The Art of Charisma-From Networking to ConnectingThe Art of Charisma-From Networking to Connecting
By Julia HubbelBy Julia Hubbel
In an era of greater diversity and global connectivity, the old style of networking has changed. Gone are the days of networking just for our own purposes, with an eye towards getting something just for ourselves. Years ago, back in the eighties, the books that were written about networking tended to be written by white males with a highly transactional networking style based on a “What’s in it for me” attitude, a sales focus, and a hierarchical approach to exchanging business cards and the emphasis on the deal. These days with a global workplace, with women and people of color part of our workforce in every country, the relational style of networking is quickly becoming the norm.
The relational style of networking is focused on creating the connection first, establishing what two people have in common as people before the business is conducted. Women and many people of color prefer to make this kind of connection, asking personal questions to establish a basis for the relationship, trust and commonality before moving into a business discussion, sometimes taking months or even years, in the case of Asian countries. Americans can sometimes get frustrated with the time lines involved with developing business relationships with Asian countries but the benefits are well worth the patience.
But there is something well beyond just the difference between transactional, deal-centered and relational, connection-centered networking, and that is how we leave people feeling when we are done talking with them. This transcends the nature of our interactions entirely, and has to do with our personal charisma.
It’s not enough to be smart. It’s not enough to have a great product. Those are the tickets to entry. Today you also have to have an additional edge: and that’s charisma.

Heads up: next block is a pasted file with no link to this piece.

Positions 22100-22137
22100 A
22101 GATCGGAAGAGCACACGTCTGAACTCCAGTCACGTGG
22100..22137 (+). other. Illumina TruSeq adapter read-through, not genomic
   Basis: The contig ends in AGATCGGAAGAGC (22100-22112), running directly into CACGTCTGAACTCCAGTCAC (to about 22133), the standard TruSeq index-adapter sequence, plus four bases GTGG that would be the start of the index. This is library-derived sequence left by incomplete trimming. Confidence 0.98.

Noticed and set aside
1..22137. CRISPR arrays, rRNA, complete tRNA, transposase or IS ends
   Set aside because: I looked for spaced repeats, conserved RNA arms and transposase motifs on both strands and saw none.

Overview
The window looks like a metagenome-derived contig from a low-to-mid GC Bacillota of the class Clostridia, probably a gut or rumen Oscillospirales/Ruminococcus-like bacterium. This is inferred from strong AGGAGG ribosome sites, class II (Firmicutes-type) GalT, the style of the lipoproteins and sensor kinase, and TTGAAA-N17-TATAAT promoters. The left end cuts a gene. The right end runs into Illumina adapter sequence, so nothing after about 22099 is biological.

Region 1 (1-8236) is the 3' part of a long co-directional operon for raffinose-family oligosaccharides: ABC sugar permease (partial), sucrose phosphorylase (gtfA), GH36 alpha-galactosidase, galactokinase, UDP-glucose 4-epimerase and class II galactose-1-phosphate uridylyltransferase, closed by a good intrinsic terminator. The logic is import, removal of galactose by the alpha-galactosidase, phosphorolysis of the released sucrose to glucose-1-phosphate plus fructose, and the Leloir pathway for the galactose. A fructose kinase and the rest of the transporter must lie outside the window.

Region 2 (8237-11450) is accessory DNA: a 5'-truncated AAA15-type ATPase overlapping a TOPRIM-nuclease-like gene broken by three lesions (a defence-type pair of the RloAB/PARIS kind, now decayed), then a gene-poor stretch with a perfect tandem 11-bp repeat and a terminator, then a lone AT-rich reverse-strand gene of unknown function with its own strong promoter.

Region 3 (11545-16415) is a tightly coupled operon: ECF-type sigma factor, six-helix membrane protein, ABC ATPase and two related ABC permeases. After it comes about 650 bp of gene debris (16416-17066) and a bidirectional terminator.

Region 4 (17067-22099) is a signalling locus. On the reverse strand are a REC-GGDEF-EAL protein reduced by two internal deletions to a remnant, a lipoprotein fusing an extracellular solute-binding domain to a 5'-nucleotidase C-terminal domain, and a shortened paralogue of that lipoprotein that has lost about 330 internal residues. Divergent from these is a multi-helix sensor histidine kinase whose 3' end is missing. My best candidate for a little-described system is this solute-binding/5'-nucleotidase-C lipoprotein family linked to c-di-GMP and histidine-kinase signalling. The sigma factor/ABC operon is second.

Many people feel that charisma is a gift; you are either born with it or you’re not. It’s true, that some people are born with a certain amount of personal charisma. But it can be learned.
Charisma, in part, is based on one’s attitude about abundance. People who have charisma are deeply generous with their time, attention, compliments, support and acknowledgement of others. They leave others feeling good about themselves, positive and happy. They leave a legacy of value. Others want to be around them, do business with them. Charismatic people, truly charismatic people, don’t turn it off and on depending on whether the lights are on them, like politicians or Hollywood stars. They are charismatic consistently, with everyone, all the time.
In networking, charismatic people have time for others. They leave people feeling good about themselves, about the interaction. They are quick to find good in others and to compliment it. They have time to mentor, to coach, to provide valuable advice, to offer something valuable, to offer help, and to be of service to those they meet. In every exchange, they seek to leave people feeling larger about themselves.
Charismatic people don’t overwhelm others, they support them. In the context of networking, they are superb listeners. They concentrate on what others are saying; they close off the rest of the world and focus on their conversational partner completely. They make the other person feel heard and attended to. They reflect and respond and admire, and as a result, others feel valued and powerful in their presence.
In addition, charismatic people are givers. They try to leave people with a gift, usually the gift of themselves as better people. They reflect what is good about someone else back to them. They ask excellent questions and guide people to talk about their great passions so that people have a chance to bask in what they most love to talk about for a while. That is a gift to anyone who has to talk about mundane things all too often, and their passions lie elsewhere. Charismatic people know this, and help others find what they love and talk about it.
Finally, truly charismatic people understand that having power is giving it away. Helping others feeling powerful is a powerful act. By making others feel good about themselves, they feel powerful as well.
In today’s global world of relationships, charisma counts. People can build their charisma by learning to listen with the intent to be of service first, not being all about themselves and selling what their product or service is. By understanding that in time, they will make their sale to the right person by earning the right to the relationship first, they will have learned the secret. Everything evolves from developing the connection, from earning the respect and regard of the people we meet first. Business comes as a natural result of how we have treated them from that first contact.